Wymond Miles Under The Pale Moon
As a guitarist for the San Francisco garage-rock band The Fresh & Onlys, Wymond Miles’ primary job is to take his mates’ catchy, lightly psychedelic songs and give them a more epic scope, whether that be via clean western twang or wall-shaking rattle. As a solo artist, Miles applies those same techniques to a sort of DIY version of the spacey, darkly textured post-punk once practiced by Echo & The Bunnymen, Scott Walker, and the Bay area’s own Translator. Miles follows up his arty, occasionally abstract debut EP Earth Has Doors with the full-length Under The Pale Moon, which is more pop-minded. The album shares some similarities with the recent work of fellow lo-fi, retro-’80s-informed Californian Ariel Pink, but Miles’ songs are more classically structured, packaging his personal strife as world-weary cabaret, wrapped in thick swaths of fuzzy synthesizers and reverberating guitar.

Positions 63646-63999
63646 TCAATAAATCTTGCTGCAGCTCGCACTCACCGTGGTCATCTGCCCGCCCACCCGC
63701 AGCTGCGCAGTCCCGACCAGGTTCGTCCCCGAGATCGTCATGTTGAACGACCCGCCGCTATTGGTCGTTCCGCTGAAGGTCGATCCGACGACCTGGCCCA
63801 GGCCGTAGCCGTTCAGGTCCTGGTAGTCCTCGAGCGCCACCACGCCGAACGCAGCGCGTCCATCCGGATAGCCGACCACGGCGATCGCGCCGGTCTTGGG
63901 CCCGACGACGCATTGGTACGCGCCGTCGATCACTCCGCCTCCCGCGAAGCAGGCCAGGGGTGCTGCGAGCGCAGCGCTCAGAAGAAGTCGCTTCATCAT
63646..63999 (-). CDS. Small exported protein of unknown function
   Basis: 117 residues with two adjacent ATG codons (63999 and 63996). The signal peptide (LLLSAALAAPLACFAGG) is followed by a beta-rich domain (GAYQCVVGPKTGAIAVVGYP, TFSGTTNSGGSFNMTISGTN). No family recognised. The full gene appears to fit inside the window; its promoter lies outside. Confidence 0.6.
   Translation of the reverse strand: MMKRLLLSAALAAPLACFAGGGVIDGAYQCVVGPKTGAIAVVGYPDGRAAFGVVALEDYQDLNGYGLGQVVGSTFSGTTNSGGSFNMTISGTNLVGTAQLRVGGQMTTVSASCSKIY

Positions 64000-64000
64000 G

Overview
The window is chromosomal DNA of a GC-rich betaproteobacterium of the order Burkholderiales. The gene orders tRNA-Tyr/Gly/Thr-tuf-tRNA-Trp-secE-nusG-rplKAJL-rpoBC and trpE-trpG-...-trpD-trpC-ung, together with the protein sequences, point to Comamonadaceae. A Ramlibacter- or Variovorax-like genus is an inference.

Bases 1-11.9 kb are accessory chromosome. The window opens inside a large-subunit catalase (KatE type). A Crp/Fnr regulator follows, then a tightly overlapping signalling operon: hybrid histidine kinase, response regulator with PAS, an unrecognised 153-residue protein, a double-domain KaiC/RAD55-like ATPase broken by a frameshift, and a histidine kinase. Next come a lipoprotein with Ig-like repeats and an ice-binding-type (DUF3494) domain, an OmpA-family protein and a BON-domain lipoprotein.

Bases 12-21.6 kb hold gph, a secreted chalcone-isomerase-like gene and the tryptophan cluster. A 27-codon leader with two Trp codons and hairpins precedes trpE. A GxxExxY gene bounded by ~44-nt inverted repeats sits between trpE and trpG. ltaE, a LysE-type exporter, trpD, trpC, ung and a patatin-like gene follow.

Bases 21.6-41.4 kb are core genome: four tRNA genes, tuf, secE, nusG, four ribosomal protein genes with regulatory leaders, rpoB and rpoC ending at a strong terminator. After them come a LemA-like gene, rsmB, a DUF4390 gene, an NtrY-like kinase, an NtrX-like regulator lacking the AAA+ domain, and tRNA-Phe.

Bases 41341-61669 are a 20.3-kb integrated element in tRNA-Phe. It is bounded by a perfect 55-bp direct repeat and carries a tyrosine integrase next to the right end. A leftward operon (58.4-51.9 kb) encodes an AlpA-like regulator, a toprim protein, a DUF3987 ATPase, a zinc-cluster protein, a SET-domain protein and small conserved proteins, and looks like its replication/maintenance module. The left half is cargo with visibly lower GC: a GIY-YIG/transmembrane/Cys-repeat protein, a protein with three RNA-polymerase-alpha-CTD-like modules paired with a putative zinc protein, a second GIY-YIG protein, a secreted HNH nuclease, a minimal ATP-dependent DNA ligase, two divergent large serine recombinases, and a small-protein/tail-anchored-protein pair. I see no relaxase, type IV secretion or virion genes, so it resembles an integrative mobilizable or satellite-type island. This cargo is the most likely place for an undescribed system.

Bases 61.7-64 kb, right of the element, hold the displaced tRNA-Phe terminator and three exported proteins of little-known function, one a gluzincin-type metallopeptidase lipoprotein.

The album cover reveals some of where Miles is coming from, stylistically. The fuzzy photo of ascending birds looks like something that would’ve adorned a 4AD or early Cure record, while the lettering and layout resembles a sophisticated ’50s pop or jazz record. The connection between those genres? A kind of worldly romanticism: an understanding that life is grimly unfair, yet to be savored. That sentiment is evident in Under The Pale Moon’s David Bowie-esque opener “Strange Desire,” in the stately “Singing The Ending,” and in the stormy “Run Like The Hunted,” all of which explore desperation and mortality, while emphasizing the word “we” as a way of acknowledging that no one goes through any of this alone. And later in the record, with the gorgeously woozy “Youth’s Lonely Wilderness,” the cooing “You And I Are Of The Night,” and the sweetly blooming “Lazarus Rising,” Miles offers some reasons to persevere—if only to enjoy the comfort of clever, heartfelt pop music.